Our last post reminder to mayor Boris as shutters come down
BORIS JOHNSON, the new mayor of London, is understandably a very busy man, so the letter we sent to him yesterday was brief. The last one mailed from South End Green post office before it closed, it reminded him of his promise at election time to interven
BORIS JOHNSON, the new mayor of London, is understandably a very busy man, so the letter we sent to him yesterday was brief. The last one mailed from South End Green post office before it closed, it reminded him of his promise at election time to intervene and counter the impact of the closure of community post offices. We await his response with interest.
The full impact of the loss of our post offices will soon be measured more tangibly as they begin to disappear from before our very eyes, right across our circulation area.
Earlier this week the office in busy England's Lane met the same sorry fate as that in even busier South End Green. Highgate brings down the shutters next week.
There will be other closures in Camden borough, in neighbouring Westminster and in the west of Haringey, all in areas where public opinion has counted for nothing and where consultation has proved to be meaningless. It's too late to save them, but let's see what imagination Boris can bring to the task of saving the services they provided.
You may also want to watch:
What happened to the days when the Royal Mail was proud to deliver letters to the furthest-flung corners of the kingdom, regardless of the cost? Privatisation, that's what. It is now abundantly clear, as it always has been to anyone with foresight, that unless local post offices could be turned into little goldmines for investors, they would have no place in our modern-day society.
We are not suggesting that all post offices should have been retained, regardless of the cost. That would be foolishness, but there is plenty of evidence to suggest that some of the offices now falling under the axe could be profitable if there was a desire on the part of Post Office Ltd to make them so. Plainly, that desire does not exist.
- 1 MP bemoans closure of Lloyds Bank in Muswell Hill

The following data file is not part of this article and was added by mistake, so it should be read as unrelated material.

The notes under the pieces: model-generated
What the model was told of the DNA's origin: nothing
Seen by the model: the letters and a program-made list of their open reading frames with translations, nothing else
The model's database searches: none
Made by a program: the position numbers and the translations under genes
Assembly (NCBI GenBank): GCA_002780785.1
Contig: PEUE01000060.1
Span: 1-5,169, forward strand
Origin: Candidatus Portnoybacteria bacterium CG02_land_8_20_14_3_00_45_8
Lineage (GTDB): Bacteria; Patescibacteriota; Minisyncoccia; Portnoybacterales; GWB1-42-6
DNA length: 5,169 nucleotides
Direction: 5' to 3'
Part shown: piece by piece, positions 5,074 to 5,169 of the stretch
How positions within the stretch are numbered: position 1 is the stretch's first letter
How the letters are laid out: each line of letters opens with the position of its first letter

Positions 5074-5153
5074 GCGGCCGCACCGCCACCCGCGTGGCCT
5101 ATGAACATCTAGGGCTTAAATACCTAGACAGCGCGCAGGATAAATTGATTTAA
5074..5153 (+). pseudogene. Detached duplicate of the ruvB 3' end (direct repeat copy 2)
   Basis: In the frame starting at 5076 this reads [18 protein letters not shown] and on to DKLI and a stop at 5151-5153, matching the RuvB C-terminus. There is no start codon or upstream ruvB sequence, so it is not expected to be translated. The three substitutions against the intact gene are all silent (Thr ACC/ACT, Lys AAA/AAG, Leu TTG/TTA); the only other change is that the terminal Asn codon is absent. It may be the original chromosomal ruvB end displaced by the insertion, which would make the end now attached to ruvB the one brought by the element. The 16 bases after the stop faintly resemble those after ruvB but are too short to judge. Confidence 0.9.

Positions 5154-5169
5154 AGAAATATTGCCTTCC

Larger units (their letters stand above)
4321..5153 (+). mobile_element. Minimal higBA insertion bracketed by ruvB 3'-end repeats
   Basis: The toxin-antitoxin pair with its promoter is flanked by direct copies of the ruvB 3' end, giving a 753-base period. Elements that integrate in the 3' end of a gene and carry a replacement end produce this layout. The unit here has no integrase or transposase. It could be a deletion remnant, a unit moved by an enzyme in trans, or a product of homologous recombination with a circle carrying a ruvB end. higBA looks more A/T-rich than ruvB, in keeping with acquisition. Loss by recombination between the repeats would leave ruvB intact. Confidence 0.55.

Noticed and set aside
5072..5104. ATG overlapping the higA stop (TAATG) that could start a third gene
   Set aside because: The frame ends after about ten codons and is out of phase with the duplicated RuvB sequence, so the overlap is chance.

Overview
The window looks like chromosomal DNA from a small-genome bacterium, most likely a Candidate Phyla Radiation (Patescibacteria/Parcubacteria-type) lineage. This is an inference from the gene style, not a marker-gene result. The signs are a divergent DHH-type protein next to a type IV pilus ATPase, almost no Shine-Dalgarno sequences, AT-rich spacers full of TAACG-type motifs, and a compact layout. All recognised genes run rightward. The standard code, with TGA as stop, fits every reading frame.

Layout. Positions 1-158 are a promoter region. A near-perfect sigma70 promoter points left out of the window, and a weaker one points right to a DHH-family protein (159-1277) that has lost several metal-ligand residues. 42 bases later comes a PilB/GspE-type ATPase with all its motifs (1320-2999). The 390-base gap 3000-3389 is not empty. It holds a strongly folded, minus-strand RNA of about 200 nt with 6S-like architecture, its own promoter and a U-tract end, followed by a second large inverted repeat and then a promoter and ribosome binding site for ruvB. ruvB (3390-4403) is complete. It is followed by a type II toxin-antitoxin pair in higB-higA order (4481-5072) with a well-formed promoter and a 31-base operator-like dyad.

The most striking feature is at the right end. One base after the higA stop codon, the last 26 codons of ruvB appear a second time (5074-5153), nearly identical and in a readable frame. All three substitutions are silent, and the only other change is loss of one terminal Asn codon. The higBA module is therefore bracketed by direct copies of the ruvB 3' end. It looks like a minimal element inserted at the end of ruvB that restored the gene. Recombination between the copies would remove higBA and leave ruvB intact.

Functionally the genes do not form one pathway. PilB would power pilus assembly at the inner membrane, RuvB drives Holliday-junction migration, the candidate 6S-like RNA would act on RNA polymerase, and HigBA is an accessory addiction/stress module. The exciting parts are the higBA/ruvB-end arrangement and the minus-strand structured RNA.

- 2 Dusty Springfield to Doris Lessing: A dive into West Hampstead history
- 3 Christmas at Kenwood light trail gets go-ahead
- 4 'As a welcoming, tolerant and caring community, we have all lost'
- 5 Golders Green Hippodrome sold as Islamic centre plan abandoned
- 6 Top spooky Halloween events in Hampstead and Highgate
- 7 Hundreds gather on Primrose Hill to mourn Nicole Hurley
- 8 'From Archway to Selfridges… The Toy Project'
- 9 Guilty: Kentish Town man convicted of murdering Jack Ampadu
- 10 Teacher weaves seven-year tapestry of periodic table
It is so much easier for fat cats executives to run a reduced number of profitable outlets than it is to show true managerial ability and enterprise by making profits in more challenging circumstances.
There is an interesting and challenging take on the economics of the situation in the letter we print from the vice chairman of the Highgate Society, but it seems that no-one in a position of authority has been committed to keeping post offices at the heart of our communities.
Meanwhile, we are treated to an unedifying advertising campaign selling the merits of 'the peoples' post office'.
The truth is, people haven't mattered, and in the current climate, the adverts seems like a sick joke. How much did they cost to make, and how many post offices could have been thrown a lifeline if the squandered money had been used for a purpose that the public could actually support? highest accident and death rates.
BikeSafe-London, a group led by the Metropolitan Police in conjunction with the City of London Police and Transport for London, and aiming to improve safety of bike users, states that P2Ws (powered two-wheelers) make up less than two per cent of traffic in London, but account for 24 per cent of all fatalities and 18 per cent of the people killed or seriously injured, combined.
His second point, asking where the pedestrians are coming from when there is fencing all the way through the area, has a simple answer: they are using the legitimate crossings but, as I said in my letter, get fed up with waiting alongside stationary traffic jams until the pedestrian lights eventually change. So they dart across the empty bus lanes - 'now with added, speeding motorcycles, for extra safety' as the advertisements don't say!
Cllr Knight's third point rightly says the Finchley Road bus lanes have been used by motorcycles for five years, but the report on this experiment supposedly 'buried' by Ken Livingstone was far from conclusive (I presume he was referring to the 'P2Ws in bus lanes study' issued in March 2008?).
It did not show any great benefit from the use of bus lanes by motorcycles though it did point out that average motorcycle speeds rose - to an illegal 32 or 33mph - and that there were localised increases in pedestrian casualties on the A41 (Finchley Road)!
The report concluded that ''none of the figures produced are statistically significant,'' but I couldn't find anything amounting to an actual answer to the original basic question: Will allowing motorcycles to use bus lanes give greater safety to all road users, without impacting on bus journey times?
Councillors like Cllr Knight should recognise that traffic though Swiss Cottage is frequently going too fast, and that bikers are a leading part of this group (with uber-bikers going even faster?). If he would also try to make our crossings safer by allowing enough time for more elderly or less mobile people to cross these far-too busy roads, it might benefit the majority of road users.
Still, I am pleased Cllr Knight has given me the chance to tell a Tory to get off his bike, or should that be his high-horse-power machine?
Eton Avenue, NW3